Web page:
As the world continues to advance towards a fully digital age, the question of whether physical books can survive has crossed the minds of many a serious book lover and reader. Sosuke Natsukawa tackles this issue in his book The Cat Who Saved Books, which was originally published in 2017 and released in English in 2021. As people get busier and as interest in reading wanes, Natsukawa wants to answer the question of why books still have any value in the modern age.
His protagonist is a socially awkward high schooler named Rintaro Natsuki, whose grandfather passes away. He has lived with his grandfather, the proprietor of the secondhand bookshop Natsuki Books, since primary school after his mother passed away. He is what Japan calls a hikikomori, a person who chooses to withdraw from society – essentially, a loner. Immensely saddened by the loss, he stops attending school and prepares to close down the bookshop, (which was also his home) to live with a distant relative. He is often visited by the class president, Sayo Yuzuki, who drops by to give him assignments from school and encourages him to return to school.
About a week before his move, he is visited by a tabby cat, who goes by the name Tiger the Tabby, and gives him a series of challenges that sets Rintaro on a classic hero’s journey. Each challenge takes place in a labyrinth where books suffer or are in dire danger. For the first labyrinth, Rintaro needs to free books that are imprisoned behind locked bookcases after its owner, a famous book reviewer, finishes reading them. In the second labyrinth, Rintaro needs to save books from destruction as a scholarly researcher tries to literally downsize books so that busy people would still have time to read. For the third labyrinth, Rintaro faces the president of a successful book publishing company that constantly throws away books no longer in-demand and only publishes things that will drive up profit margins. The final labyrinth pits Rintaro with the greatest nemesis of all, an old soul that has become twisted through neglect and disuse.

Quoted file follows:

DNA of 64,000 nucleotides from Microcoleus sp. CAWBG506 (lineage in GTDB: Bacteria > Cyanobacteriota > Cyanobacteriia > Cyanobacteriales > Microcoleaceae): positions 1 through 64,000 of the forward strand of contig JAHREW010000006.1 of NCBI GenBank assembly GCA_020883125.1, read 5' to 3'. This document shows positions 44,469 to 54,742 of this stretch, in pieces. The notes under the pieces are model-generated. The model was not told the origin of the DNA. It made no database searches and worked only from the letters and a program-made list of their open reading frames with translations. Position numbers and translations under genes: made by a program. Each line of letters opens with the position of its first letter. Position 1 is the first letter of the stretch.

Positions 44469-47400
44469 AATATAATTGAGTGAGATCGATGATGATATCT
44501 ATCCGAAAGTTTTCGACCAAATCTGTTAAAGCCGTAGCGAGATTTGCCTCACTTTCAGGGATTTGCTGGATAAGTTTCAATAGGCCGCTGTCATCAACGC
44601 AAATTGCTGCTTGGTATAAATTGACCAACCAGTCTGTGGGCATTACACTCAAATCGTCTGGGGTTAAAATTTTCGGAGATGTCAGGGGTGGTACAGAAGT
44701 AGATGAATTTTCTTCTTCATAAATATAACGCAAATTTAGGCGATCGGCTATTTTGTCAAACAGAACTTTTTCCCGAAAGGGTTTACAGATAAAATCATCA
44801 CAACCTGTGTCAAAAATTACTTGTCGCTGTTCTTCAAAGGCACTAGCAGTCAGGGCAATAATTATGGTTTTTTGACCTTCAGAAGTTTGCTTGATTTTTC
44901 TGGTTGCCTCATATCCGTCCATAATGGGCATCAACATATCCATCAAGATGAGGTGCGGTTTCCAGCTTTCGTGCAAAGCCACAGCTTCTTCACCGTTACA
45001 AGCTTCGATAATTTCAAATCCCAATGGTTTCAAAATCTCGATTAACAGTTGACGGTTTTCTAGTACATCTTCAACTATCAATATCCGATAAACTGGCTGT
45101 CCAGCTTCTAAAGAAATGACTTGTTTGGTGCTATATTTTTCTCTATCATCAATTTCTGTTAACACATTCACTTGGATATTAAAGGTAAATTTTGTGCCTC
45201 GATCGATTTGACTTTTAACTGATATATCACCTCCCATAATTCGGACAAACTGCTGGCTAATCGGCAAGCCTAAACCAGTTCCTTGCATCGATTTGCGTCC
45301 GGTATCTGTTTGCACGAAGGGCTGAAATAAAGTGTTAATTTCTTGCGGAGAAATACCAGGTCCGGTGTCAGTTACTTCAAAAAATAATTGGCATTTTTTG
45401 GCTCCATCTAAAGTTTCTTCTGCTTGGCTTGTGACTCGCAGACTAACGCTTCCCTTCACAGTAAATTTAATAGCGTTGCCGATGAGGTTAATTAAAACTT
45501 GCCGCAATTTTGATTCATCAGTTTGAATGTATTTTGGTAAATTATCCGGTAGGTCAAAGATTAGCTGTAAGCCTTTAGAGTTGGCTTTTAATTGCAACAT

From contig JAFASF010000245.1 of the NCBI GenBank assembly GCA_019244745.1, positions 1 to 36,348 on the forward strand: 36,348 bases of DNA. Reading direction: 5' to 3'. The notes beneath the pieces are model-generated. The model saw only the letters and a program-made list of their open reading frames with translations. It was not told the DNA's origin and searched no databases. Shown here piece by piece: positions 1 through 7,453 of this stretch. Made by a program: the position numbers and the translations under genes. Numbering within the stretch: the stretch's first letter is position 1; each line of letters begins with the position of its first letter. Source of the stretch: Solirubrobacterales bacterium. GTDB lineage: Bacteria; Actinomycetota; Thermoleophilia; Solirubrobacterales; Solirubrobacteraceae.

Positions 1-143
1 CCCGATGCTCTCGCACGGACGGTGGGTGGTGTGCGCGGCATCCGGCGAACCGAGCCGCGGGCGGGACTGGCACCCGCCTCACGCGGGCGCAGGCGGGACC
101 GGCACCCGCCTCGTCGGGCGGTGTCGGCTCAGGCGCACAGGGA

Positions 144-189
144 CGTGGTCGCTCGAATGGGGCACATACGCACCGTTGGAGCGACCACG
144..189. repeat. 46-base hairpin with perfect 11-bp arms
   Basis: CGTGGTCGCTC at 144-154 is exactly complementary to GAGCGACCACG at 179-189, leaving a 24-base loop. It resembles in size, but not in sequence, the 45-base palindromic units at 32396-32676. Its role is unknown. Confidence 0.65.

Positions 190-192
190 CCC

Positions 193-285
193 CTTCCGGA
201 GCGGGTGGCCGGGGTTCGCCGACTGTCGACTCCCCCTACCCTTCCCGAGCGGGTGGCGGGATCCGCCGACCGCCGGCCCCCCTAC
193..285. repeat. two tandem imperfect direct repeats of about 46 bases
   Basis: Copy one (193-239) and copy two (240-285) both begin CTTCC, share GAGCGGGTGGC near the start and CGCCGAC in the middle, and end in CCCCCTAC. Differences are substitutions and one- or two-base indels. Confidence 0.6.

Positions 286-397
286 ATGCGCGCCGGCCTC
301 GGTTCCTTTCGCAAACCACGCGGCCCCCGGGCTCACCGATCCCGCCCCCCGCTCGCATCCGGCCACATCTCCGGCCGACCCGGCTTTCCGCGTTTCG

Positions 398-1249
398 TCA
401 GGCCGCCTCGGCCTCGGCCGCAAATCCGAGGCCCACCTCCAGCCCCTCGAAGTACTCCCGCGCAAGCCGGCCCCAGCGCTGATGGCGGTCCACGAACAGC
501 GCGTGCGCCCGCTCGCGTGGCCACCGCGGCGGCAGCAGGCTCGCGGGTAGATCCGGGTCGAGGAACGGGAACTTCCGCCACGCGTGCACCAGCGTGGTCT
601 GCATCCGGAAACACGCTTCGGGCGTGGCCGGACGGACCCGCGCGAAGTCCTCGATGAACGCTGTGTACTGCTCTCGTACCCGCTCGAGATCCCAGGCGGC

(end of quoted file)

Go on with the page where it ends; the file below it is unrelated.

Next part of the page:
Rintaro is always accompanied by Tiger the Tabby, a saucy and blunt cat that doesn’t mince on words, and later joined by Sayo, who is the only other person in Rintaro’s life that can actually see the cat. In each labyrinth, Natsukawa examines books as living beings that have souls. The situations posed in each labyrinth will probably sound familiar to most readers: the reader who reads books once and places them on the shelf, never to be read again or only placed for show to boost status and esteem; the reader who doesn’t have time and wants shortcut summaries of books; and the reader who only reads books that are in-style and trending.
Though some other book formats are not tackled (what about audiobooks?), Natsukawa tackles the most pressing issues to drive home humanity’s need for books: compassion and empathy. Humanity, in its pressing drive for progress, needs to be reminded of how to be good humans, and books are the answer. Through his journey, Rintaro’s hikikomori identity gradually sheds as he realizes he is not as alone as he thought he once was, and that help and care are within reach once he opens himself to others. The book’s last challenge may end in an overly dramatic way reminiscent of sappy movies to some, but it is a story that will give readers a good think about the state of their own books and the way they read books from here on out.